You might have thought that getting the state to hand over $750,000 for a major streetscaping project in downtown Riverside would be the most difficult part of the process.
But less than a year after submitting an application to the state for the work (Riverside had already received another grant to resurface Burlington from Longcommon to Harlem), the governor last Saturday announced that the state, apparently, couldn’t give Riverside enough money.
In addition to about $820,000 in grant funding, long sought to repair the roof of the downtown train station, the state was also directing another three-quarters of a million dollars for the Burlington Street project.
While the train station work will take place later this year, it’ll be another year before any ground is broken on Burlington Street — and that’s a good thing. While the village put together a preliminary design for the grant application in less than a month last summer, it’s certainly just that — preliminary.
This will be a significant change (Village President Ben Sells calls it “historic”) for the central business district and will set a template for changes elsewhere in downtown Riverside, on East Quincy Street and Riverside Road south of the railroad tracks and in the area around Centennial Park.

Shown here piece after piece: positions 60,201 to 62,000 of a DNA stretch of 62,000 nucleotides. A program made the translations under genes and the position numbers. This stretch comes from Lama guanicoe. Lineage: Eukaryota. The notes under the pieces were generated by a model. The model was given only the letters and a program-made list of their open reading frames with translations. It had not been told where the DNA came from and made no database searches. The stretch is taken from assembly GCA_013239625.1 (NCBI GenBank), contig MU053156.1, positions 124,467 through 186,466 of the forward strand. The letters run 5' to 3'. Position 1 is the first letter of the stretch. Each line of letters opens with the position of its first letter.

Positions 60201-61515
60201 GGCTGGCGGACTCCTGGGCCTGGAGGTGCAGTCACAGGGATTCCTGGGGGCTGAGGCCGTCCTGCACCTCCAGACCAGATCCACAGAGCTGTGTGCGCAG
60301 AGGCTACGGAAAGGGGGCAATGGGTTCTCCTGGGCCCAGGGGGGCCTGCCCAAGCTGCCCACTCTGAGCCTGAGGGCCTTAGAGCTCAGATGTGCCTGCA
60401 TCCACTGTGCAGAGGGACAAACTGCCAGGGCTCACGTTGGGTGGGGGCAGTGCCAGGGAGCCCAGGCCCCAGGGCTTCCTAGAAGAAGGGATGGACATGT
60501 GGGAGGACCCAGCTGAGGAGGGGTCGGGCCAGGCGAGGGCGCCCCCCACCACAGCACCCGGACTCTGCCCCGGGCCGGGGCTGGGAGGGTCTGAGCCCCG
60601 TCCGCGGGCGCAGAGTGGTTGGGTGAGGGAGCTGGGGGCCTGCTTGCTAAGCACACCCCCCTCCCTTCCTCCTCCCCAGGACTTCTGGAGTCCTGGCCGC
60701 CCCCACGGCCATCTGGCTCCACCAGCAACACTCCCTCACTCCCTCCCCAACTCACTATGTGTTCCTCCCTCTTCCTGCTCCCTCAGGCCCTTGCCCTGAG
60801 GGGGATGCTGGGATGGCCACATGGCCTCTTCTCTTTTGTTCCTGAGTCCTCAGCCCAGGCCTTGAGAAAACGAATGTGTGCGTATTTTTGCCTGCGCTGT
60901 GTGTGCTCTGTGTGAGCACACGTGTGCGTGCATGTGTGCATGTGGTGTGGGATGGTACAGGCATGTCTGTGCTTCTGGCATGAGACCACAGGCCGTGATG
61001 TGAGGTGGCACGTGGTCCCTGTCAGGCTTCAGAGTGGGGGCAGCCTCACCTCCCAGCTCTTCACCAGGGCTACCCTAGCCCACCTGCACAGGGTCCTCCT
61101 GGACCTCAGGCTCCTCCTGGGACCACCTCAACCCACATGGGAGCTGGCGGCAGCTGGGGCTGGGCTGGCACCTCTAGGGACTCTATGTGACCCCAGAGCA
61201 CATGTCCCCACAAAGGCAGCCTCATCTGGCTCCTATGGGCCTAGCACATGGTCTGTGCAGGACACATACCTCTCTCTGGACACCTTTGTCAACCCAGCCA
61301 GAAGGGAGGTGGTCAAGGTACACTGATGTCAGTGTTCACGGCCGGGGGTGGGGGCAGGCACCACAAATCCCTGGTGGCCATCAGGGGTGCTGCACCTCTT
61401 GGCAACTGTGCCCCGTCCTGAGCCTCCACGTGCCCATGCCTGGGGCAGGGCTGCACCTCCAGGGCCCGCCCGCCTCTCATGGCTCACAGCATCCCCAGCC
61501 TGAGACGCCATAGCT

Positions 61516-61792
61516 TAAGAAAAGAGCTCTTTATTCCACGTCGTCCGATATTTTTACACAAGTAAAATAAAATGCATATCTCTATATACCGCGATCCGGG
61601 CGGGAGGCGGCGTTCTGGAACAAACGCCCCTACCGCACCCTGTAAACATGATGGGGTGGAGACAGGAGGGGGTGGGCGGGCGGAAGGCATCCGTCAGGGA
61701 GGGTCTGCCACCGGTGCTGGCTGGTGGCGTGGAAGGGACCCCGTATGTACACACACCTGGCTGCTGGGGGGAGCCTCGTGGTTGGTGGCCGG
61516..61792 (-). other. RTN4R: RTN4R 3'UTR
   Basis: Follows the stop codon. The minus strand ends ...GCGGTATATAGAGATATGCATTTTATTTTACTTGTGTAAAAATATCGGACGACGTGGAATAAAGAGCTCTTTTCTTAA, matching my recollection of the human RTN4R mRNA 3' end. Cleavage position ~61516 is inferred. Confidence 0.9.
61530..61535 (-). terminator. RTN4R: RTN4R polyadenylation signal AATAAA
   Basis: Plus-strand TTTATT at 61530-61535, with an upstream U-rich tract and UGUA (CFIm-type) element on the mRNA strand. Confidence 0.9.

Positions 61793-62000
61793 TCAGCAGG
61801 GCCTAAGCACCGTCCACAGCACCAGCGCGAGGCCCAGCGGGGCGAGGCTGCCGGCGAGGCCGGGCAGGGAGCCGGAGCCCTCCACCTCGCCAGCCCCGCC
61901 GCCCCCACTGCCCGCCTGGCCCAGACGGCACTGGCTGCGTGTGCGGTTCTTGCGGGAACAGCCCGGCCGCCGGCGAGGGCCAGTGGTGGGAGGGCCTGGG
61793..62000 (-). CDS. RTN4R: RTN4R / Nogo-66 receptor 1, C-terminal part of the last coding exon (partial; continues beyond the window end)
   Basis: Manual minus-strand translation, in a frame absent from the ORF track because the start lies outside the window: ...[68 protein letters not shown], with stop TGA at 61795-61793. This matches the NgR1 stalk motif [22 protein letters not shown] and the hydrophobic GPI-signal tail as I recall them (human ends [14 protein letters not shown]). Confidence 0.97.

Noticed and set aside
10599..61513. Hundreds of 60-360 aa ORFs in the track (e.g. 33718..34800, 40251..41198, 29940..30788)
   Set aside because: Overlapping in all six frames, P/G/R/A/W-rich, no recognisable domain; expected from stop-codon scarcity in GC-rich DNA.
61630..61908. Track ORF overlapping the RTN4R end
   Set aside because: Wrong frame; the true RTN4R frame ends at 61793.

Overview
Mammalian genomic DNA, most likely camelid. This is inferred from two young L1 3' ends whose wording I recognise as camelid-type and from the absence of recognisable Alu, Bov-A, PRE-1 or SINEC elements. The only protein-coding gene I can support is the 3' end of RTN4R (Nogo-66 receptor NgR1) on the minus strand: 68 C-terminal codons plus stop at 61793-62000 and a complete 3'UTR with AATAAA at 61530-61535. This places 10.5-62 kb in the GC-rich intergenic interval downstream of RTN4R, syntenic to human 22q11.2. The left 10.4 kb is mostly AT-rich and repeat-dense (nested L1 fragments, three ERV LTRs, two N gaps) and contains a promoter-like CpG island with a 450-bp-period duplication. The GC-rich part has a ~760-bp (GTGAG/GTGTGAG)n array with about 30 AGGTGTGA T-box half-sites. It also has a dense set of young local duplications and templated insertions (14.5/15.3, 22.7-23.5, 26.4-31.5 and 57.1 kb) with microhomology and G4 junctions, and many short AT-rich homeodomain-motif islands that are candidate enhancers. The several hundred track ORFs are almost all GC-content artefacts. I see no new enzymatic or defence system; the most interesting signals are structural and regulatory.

As a result, Riverside needs to get the East Burlington Street design right, and make as many people happy as possible in the process while retaining Riverside’s quaint feel and look. We’re guessing this won’t come without some pushback from folks who would rather downtown Riverside stay roughly the way it is.
The kind of change being proposed is big. It widens the southern sidewalk to accommodate outdoor seating for businesses, includes benches, water fountains, bike racks and raised flower containers.
This is the kind of change that envisions a downtown where people are gathering, one that’s active. That vision of downtown Riverside is sure to excite many in the village. But it’s also going to make some people, who view Riverside as a place to escape that kind of activity, unhappy.
As usual, it will take firm leadership, but also flexible leadership to navigate the final design process. The public, it has been promised, will get its say. But the message is clear with the acceptance of this grant.
Riverside’s downtown is changing.